American drivers are spending more time behind the wheel every year, resulting in increased risks for car accidents, serious injuries, and fatalities.
AAA Driving Studies
According to the AAA Foundation for Traffic Safety, Americans spend a lot of time on the road each week. Studies show that drivers travel more than 220 miles every week, which equates to an average of 11,498 miles every year. That’s the equivalent of two round-trip drives from San Francisco to Washington, D.C. each year. During a one year period, Americans drivers spend about 70 billion hours behind the wheel of a car.
Spending more time on the road means a greater risk of car accidents and injuries caused by a variety of factors including:
- Bad weather conditions
- Road debris and potholes
- Fatigue and sleepiness
- Impaired drivers
- Speeding and negligent drivers
The most driving trips are reported by drivers ages 25-34 and 35-49, while the least driving trips are reported by drivers ages 75 and above. Women report more daily trips than men, and drivers in cities report more daily trips than drivers who live in small towns and more rural areas. In 2015 and 2016, driving trips rose significantly for women drivers, people living with a spouse or partner, and people living in the country.
Teens and senior drivers report the least time behind the wheel. Many teenage drivers do not own their own vehicles, so they rely on borrowing a family vehicle which is not always available or accessible. Many senior drivers report physical illnesses, disabilities, and vision problems, so they don’t feel safe spending a lot of time behind the wheel of a car. Nearly 83 percent of senior drivers report never talking to a doctor or a family member about their safe driving ability. In 2016, more than 200,000 drivers ages 65 and older were injured in a traffic crash and more than 3,500 died as a result of their injuries.
Driving Behaviors Impact Accident Risks
AAA driving studies show that driving behaviors have a big impact on a driver’s risks of car accidents. Although driving styles and behaviors vary greatly between drivers, most drivers have distinctive driving behaviors.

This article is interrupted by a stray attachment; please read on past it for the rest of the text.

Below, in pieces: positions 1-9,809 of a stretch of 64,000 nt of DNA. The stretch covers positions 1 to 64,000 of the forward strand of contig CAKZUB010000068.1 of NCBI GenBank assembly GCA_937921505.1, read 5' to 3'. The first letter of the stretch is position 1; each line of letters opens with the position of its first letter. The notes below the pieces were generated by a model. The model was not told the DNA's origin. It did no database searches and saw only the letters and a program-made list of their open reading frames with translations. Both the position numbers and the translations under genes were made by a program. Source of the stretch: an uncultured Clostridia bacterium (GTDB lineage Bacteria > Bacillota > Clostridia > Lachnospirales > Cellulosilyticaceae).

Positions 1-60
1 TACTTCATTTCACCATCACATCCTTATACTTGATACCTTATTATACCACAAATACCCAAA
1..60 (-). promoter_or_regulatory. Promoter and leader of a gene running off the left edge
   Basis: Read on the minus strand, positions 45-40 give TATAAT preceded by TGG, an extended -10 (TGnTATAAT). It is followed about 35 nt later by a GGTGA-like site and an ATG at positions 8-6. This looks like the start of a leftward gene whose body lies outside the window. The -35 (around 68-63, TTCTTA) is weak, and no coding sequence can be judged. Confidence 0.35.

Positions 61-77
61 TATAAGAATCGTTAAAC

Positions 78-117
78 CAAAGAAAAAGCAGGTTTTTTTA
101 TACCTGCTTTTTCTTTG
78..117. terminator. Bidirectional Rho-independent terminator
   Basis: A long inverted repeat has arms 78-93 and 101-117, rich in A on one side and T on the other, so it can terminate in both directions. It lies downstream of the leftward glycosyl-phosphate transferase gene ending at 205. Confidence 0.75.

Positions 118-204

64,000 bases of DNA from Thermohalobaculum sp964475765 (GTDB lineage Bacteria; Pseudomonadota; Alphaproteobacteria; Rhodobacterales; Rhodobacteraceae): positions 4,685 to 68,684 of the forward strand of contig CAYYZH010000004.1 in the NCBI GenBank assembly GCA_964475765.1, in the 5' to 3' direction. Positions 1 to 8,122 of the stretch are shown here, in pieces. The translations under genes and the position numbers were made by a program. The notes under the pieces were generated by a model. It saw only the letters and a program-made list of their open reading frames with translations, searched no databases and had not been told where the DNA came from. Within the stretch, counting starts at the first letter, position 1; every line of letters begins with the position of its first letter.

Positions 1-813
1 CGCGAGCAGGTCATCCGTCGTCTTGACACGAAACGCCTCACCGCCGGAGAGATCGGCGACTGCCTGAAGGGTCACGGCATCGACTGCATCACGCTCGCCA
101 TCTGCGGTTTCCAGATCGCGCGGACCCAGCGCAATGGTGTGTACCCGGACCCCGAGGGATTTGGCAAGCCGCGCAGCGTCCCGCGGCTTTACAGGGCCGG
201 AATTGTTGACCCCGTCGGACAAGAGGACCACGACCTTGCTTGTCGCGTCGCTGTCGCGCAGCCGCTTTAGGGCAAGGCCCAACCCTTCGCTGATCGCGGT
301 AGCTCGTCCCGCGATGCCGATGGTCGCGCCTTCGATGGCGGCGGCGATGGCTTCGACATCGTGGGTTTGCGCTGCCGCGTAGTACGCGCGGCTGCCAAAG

Slow drivers come in all ages, but many are elderly drivers who do lack the driving skills they once had as younger drivers. Although driving slowly and carefully is safe, other drivers get frustrated and tied up in traffic by slow drivers. Driving 10 to 15 mph under the posted speed limit forces drivers behind a slow driver to travel at the same speed if passing is not an option.
Fast drivers often drive with a sense of urgency that increases their risk of traffic accidents. Fast drivers change lanes a lot to get around slower drivers and exceed speed limits when they can. When fast drivers become frustrated or agitated, they often exhibit aggressive driving behaviors that cause car accidents and injuries.
Nervous drivers often lack confidence in their driving skills, so they get even more nervous in heavy traffic or fast-moving traffic. Nervous drivers typically drive at or below the posted speed limit. They do not accelerate properly because they are indecisive about making turns, passing other cars, and merging into lanes of traffic.
Tailgaters endanger drivers ahead of them, as well as themselves. When a driver is tailgating (driving too closely) behind another car, the chance of an accident jumps to 95 percent, if the car in front stops suddenly. Tailgating is bad driving behavior that is very dangerous, especially when drivers are traveling at speeds of 65 mph or greater.
Drivers who are not paying attention to the road cause thousands of car accidents every year. Changing radio stations, looking at navigational maps, talking or texting on a cell phone, and snapping selfie photos significantly increases a driver’s risks for serious or deadly accidents with other drivers, motorcycle riders, bicycle riders, and pedestrians.
Drivers who are fatigued or sleepy, taking medications, and under the influence of alcohol and/or drugs pose significant accident and injury risks while behind the wheel. Whether drivers are young or old, male or female, driving in the city or on the interstate, impaired drivers often cause deadly traffic accidents with their risky driving behaviors.
Teenage drivers take a lot of risks on the road, especially when they have other teen passengers in the car with them. When a teen driver has only teen passengers in their vehicle, the crash fatality rate for everyone involved in the crash increases by 51 percent. In comparison, when older passengers, ages 35 or older, are in the car with a teen driver, the fatality crash rate drops by almost 10 percent.